THE ancient world into which Jesus was born was a pretty rough place. Life was short. The average lifespan was 40 years.
In the international sphere, Rome was the imperial power that ruled a large part of the known world.
And yet decay was setting in. A third of the city’s population were slaves. The powerful and rich were bored and entertained themselves with blood sports and whatever else they fancied.
In many parts of the world, raw power ruled the day. The man who wielded the sword was king. The wealthy man owned the world. The ordinary people on the streets and fields went about their daily existence often with great difficulty. Democracy, though it was idealised in ancient Athens, was unknown in the ancient world. In many places, life could best be described in the words of Thomas Hobbes, the 17th century English philosopher. He said: “No arts, no letters, no society, and which is worst of all, continual fear and danger of violent death, and the life of man solitary, poor, nasty, brutish and short.”
Life indeed was poor, nasty, brutish and short for many. And so it must have been for the poor shepherds who watched their flocks in the cold Judean night near Bethlehem (Lk. 2:8-20). And to them was announced the good news that the Messiah was born.
The angels appeared and sang about divine glory and human peace. The shepherds went into Bethlehem and found the baby lying in a manger. Though the stable where Jesus was found was the humblest of places, the shepherds knew in their hearts that this was a special baby. They were convinced that what they saw when heaven opened and the angels came, and what they heard were true.
The shepherds must have felt at home in the humble stable. As people who lived in poverty, it was the kind of place they were used to. Just as well that Jesus was not born in some fancy palace lined with gold and silver. They would not have gained entry. Even if allowed in, they would have felt terribly out of place. The more greedy among them would have had their eyes glued to the luxurious fittings rather than the baby. Just as well that Jesus was born in the stable of an overcrowded inn. It was a place that poor and simple people could relate to.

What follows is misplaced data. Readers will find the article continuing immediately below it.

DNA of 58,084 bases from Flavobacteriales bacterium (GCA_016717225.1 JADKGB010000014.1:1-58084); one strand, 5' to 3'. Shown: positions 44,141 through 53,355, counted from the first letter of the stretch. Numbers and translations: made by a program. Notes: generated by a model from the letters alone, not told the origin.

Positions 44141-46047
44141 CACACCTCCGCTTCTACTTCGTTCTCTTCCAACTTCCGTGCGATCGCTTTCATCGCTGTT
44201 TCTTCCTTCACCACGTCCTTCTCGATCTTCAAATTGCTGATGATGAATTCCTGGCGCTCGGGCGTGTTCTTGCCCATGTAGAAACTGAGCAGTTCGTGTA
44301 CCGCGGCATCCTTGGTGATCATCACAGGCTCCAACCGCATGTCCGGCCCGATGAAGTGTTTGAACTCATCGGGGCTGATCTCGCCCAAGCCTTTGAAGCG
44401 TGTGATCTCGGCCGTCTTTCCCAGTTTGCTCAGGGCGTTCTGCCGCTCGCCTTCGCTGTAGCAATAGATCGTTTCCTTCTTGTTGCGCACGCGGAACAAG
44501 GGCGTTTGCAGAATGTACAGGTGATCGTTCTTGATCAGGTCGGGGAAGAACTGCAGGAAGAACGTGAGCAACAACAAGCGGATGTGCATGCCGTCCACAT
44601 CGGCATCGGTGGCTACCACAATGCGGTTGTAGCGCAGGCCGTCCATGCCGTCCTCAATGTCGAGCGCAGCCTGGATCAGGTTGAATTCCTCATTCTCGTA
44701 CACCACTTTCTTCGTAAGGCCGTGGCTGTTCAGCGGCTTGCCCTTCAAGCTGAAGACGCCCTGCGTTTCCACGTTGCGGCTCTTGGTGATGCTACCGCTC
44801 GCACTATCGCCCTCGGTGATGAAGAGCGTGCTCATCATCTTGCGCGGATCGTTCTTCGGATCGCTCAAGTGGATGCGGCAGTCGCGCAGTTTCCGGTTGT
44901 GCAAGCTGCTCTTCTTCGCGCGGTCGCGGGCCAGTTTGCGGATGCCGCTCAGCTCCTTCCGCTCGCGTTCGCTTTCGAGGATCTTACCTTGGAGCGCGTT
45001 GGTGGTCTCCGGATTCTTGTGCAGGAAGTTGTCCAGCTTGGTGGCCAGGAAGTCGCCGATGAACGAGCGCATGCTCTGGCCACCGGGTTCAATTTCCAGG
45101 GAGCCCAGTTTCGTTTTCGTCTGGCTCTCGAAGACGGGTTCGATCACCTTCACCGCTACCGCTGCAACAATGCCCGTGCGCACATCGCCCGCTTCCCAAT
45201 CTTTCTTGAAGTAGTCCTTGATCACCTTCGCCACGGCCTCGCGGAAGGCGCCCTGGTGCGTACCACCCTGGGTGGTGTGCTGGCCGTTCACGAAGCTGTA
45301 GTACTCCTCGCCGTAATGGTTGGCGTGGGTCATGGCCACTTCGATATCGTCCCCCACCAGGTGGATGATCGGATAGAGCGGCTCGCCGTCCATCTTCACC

The shepherds returned to their flocks and to their poor lives with a new spirit. They were glorifying and praising God. Their difficult circumstances may not have changed much. But they were changed men.
While the world has moved on over the centuries, the human condition remains the same in many places today. Slavery still exists in many new forms. Mindless violence continues its terror in many parts of the world. Recent events, including the tragedies of Sept 11, 2001, the Bali bombing, the hostage-taking in Moscow, the sniper shootings in Maryland, and many others about which we read daily in our newspapers, have made us more aware of the uncertain conditions of our modern world. Many feel that we live in a fragile and uncertain world.
Shootings, killings, wars … what a messy world this is. – CNS picture. In spite of all the advances in science and technology, and the depiction of life in glossy brochures and the feeling that we are in control of our lives, it still appears that we live in a messy world. Any alien (if there was one) who spent a week on earth might probably come to that same conclusion.
The apostle John describes the condition of the world as “darkness”. Paul, another apostle, describes the human condition as living “without hope and without God in the world”. (Eph. 2:12). Imagine reading our newspapers and watching the evening news, without hope and without God in the world. What a terrible and frightening thought!
Jesus the Messiah came to a messy world. He was not afraid of the mess. He did not stay at a safe distance to deal with the mess. He could have tried to save us while remaining safely in heaven. But He came down. “The Word became flesh and made His dwelling among us.” (John 1:14). He emptied Himself and took the form of a servant. He became vulnerable. He touched lepers without gloves. He took on a life of poverty. He had no place to call His own. He did not even carry cash with Him. He experienced what it means to be homeless and poor. He experienced being beaten up violently. He was spat upon and called names. He was stripped and hung on a rough cross to die a public and humiliating death. He knew all about the human mess in this world. He entered the mess as the Messiah.
As we celebrate Christmas this year, our celebrations are probably coloured by the pessimism and anxieties we see around us. Terrorism, economic uncertainties, worries about the future — we seem to be living in the era of bad news. The world is in a mess.
It is in these circumstances that we need to hear the good news afresh. In Christ, we have the Saviour, the Messiah. He knows all about the mess we human beings can get ourselves into. Looking at the mess without the Messiah turns our lives and our distant horizons into darkness. But when we look at the Messiah, then we see the light in the darkness.
John declared: “The light shines in the darkness but the darkness has not understood it.” (Jn 1:7). May we see the light shining in the darkness this Christmas. And may God give us grace to understand this light.
When Mary, the mother of Jesus, saw all that was happening and heard all that was said, she “treasured up all these things and pondered them in her heart”. (Lk. 2:19). Let us do the same this Christmas, quietly pondering, grateful that God in His love has not abandoned us to perish in the mess, but in fact has sent us the Messiah, in whom is all our hope. In Christ we see the glory of God and in Him we have peace. Even in this messy world.
My wife joins me in wishing you and your loved ones God’s peace and joy this Christmas.